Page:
This week has been an exhausting and exciting addition to my study abroad experience. My parents arrived in Rome on Tuesday, and we will be exploring the city together for the next two weeks. This is their first time travelling outside of the United States, and I am so excited to show them around this incredible city. After spending the entirety of Wednesday recovering from jet lag, they celebrated their arrival with a homemade Italian dinner on Thanksgiving. I had the chance to show off my recently acquired culinary skills, and my mom learned that I am capable of using a kitchen without starting any fires. I took them to the Colosseum and the Roman Forum on Friday, which gave me the opportunity to pretend that I’m a professional tour guide.
Unfortunately, when we returned to our apartments on Friday afternoon I suddenly came down with the worst cold I have had in years. I could not stop sneezing and coughing for most of the weekend. Of course this sickness attacked at the worst possible time, the week before final exams and paper deadlines. I am finally feeling like a human again today (barely), and I have mustered up enough strength to drink some warm tea and work on this blog post. I have a research paper to finish tomorrow, a Latin final to study for, and an amazing city to share with my family, so I refuse to let this cold bring me down. This week I’m thankful for my parents who bought me orange juice, the heater in this apartment, and the cold medicine I brought from home.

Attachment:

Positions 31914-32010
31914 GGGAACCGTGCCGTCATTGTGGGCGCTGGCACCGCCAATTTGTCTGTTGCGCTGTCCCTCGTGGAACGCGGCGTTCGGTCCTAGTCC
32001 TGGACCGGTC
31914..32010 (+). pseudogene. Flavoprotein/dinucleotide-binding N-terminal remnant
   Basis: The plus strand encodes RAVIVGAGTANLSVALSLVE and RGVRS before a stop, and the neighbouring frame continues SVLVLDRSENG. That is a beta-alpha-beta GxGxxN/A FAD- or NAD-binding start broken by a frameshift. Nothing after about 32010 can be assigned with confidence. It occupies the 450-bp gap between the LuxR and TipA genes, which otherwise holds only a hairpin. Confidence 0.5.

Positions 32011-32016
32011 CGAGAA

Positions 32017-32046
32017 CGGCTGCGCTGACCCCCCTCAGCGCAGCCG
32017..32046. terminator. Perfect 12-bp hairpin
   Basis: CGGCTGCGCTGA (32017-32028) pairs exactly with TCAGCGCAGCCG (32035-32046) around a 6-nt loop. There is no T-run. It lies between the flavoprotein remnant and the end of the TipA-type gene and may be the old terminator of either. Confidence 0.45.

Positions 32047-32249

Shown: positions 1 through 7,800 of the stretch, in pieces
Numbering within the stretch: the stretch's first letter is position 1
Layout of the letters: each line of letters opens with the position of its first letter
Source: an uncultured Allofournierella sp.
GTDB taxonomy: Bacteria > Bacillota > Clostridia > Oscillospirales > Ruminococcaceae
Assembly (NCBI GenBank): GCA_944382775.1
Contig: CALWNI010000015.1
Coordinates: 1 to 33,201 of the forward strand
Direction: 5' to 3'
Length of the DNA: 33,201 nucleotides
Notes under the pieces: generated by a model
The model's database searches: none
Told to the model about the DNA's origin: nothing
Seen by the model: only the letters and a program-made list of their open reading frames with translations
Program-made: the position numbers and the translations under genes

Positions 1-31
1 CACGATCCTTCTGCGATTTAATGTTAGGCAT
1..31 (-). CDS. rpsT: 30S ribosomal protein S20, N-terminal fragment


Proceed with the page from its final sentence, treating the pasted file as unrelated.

On Thursday afternoon, I visited the Galleria Borghese with the two other students in my Latin class and our lovely teacher, Tessa. This semester we have been translating pieces of Book 1 from Livy’s “Ab Urbe Condita” and several famous stories from Ovid’s Metamorphoses. The theme of our class is mythology, and we have analyzed our translations of these mythological stories to understand their significance in the Roman world.
Although Latin is not a very large or popular subject, it is certainly a worthwhile topic to study. Reading classical literature in the language in which it was written is such a rewarding experience. In our small class, we spend plenty of time discussing the importance of individual Latin words and trying to understand how complex sentences express ideas. We try to imagine the scenes depicted in the texts and understand the motives of the authors and mythological characters. We have a lot of fun in our little class, and our visit to the Galleria Borghese was great! We went from room to room searching for mythological characters, recognizable gods, and familiar stories from our translations of Ovid’s Metamorphoses.
Before continuing with photos from the Galleria Borghese, I would like to introduce some of the speeches written by my Latin class. On our last quiz, we were asked to write a speech persuading a mythological character to make a certain decision. I wrote a speech convincing Romulus to kill his brother Remus called “In Favor of Fratricide” and my classmates both wrote speeches to Lucretia, a woman who committed suicide after being raped by the son of the last king of Rome. This activity was a fun way to express our opinions on the mythology we have studied so far, and insert our own ideas into the ancient texts. At this point, I would like to share the three speeches with my readers, and we hope that you enjoy them!